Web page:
Pompeo, Trump’s Pick for Secretary of State, will be a ‘Great Climate Skeptic’

WASHINGTON — The fall of Rex W. Tillerson via the Trump administration — on Tuesday, Mike Pompeo, the C.I.A. director, was tapped to replace him as secretary of state — removes one the last remaining presidential advisers whose views on global warming are in line with the rest of the earth.

Mr. Pompeo has questioned the scientific consensus in which human activity will be changing the climate, along with he has strongly opposed the Paris Agreement, a pact among nearly 0 nations to address climate change. He told Congress last year during his Senate confirmation hearing for the C.I.A. post in which the notion of climate change as a top national security threat was “ignorant, dangerous along with absolutely unbelievable.”

Mr. Tillerson, despite his decades-long career within the oil industry — a major contributor to planet-warming pollution — holds in which rising global temperatures spurred by human activity pose significant risks.

The change in leadership at the State Department all however cements an increasingly hard-line opposition to the idea of climate change at the highest levels of the United States government. Mr. Tillerson’s departure follows the resignation announcement last week of Gary Cohn, the president’s top economic adviser, along with the departure last month of George David Banks, a senior adviser to the president on international energy issues. All three had argued to keep the United States within the Paris agreement.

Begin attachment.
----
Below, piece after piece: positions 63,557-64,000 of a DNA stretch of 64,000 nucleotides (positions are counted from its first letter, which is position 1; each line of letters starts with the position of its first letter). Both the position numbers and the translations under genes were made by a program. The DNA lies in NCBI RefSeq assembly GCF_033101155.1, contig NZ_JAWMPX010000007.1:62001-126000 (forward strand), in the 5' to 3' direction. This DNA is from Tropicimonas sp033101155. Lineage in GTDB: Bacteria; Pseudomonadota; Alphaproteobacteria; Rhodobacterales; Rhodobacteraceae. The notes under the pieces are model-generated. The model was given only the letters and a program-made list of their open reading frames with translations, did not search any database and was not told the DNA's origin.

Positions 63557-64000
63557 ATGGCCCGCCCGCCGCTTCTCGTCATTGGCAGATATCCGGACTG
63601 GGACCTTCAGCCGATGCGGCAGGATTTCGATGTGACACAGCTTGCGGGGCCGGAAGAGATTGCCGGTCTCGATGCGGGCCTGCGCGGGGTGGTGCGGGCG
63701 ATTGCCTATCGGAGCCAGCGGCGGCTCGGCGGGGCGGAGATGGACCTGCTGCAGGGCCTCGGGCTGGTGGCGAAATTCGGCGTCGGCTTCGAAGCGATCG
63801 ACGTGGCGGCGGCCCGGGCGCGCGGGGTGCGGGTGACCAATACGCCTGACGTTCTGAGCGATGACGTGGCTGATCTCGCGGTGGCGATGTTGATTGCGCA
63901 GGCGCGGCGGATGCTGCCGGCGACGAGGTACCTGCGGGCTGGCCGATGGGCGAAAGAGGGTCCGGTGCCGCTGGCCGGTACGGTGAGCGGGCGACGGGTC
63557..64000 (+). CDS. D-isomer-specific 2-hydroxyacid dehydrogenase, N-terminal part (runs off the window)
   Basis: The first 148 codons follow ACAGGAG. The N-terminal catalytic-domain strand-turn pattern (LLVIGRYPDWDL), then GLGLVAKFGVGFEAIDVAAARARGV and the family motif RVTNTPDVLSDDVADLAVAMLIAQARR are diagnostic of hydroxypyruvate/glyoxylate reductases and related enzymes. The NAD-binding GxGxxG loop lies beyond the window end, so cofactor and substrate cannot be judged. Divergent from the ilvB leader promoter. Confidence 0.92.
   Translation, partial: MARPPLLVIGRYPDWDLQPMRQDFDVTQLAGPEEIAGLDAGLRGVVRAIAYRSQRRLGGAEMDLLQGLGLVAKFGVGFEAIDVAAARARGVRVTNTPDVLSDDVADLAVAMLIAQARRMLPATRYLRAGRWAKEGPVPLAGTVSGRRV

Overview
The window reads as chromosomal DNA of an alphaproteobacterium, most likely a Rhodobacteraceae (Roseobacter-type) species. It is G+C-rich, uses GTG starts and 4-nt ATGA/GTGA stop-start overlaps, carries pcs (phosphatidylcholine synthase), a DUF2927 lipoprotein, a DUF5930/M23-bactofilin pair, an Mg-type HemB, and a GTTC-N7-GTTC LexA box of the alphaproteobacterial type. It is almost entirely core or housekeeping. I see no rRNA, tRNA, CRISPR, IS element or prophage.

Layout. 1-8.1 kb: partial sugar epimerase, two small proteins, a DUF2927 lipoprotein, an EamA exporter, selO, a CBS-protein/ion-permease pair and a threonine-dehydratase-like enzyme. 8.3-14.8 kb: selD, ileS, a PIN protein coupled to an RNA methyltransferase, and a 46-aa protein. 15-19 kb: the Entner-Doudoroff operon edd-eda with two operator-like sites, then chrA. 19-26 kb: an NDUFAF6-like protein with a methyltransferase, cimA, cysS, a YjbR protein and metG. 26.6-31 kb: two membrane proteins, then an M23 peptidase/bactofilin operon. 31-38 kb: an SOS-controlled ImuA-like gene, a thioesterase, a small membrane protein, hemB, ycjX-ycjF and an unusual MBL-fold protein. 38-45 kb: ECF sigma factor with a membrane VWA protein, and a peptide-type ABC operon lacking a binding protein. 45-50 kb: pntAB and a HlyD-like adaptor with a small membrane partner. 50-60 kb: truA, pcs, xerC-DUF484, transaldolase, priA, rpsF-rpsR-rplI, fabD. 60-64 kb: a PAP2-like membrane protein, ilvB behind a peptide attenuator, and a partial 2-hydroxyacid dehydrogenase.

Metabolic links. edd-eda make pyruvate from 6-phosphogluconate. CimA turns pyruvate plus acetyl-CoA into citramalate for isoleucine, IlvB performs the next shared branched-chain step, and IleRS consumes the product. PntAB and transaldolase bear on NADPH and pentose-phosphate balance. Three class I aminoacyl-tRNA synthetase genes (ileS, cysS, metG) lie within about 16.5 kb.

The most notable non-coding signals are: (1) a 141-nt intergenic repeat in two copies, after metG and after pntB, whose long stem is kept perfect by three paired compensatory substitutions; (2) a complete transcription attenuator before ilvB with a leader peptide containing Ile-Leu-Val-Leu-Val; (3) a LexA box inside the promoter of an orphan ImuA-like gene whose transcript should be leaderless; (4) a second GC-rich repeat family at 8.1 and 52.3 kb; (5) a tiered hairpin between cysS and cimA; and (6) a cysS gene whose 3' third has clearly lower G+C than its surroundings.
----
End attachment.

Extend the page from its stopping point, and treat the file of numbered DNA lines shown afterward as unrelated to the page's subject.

With the three departures, “the moderating forces on climate change within the administration are all however gone, the ones in which matter,” said Sarah Ladislaw, an energy analyst at the Center for Strategic along with International Studies, a Washington-based think tank.

Mr. Pompeo, a Tea Party Republican via Kansas, won praise Tuesday via those who deny the human influence on the climate. President Donald Trump announced Mr. Tillerson’s departure in a tweet on Tuesday.

“He’s a great climate skeptic along with he’s not going to be in favor of the Paris treaty as Tillerson was. I think the idea’s awesome,” said Steven J. Milloy, who runs a website, JunkScience.com, aimed at undermining climate science along with who worked on the Environmental Protection Agency transition team for the Trump administration. “The administration seems to be shedding its Paris climate supporters.”

A State Department official did not respond to a request for comment. A spokesman at the C.I.A. declined to comment.

Last year, Mr. Tillerson stood as a lonely voice within the administration’s inner circle urging Mr. Trump not to withdraw via the Paris Agreement, which calls for every country within the earth to put forth plans to cut emissions in which contribute to warming. Mr. Tillerson’s efforts were unsuccessful, along with Mr. Trump announced in which the United States could go the idea alone as the only nation not party to the accord.

The United States cannot formally withdraw until 2020, along with Mr. Trump has since made conflicting statements about whether he might reconsider his decision. In a recent interview, Mr. Banks said he believed the president remained open to rejoining the deal. however others have noted in which Mr. Trump appears to be hardening against the idea, at least in his public remarks.

Mr. Tillerson, a former oil executive, boarding a plane in Nairobi, Kenya, to return to Washington on Monday. As secretary of state, he urged President Trump not to withdraw via the Paris climate agreement.CreditPool photo by Jonathan Ernst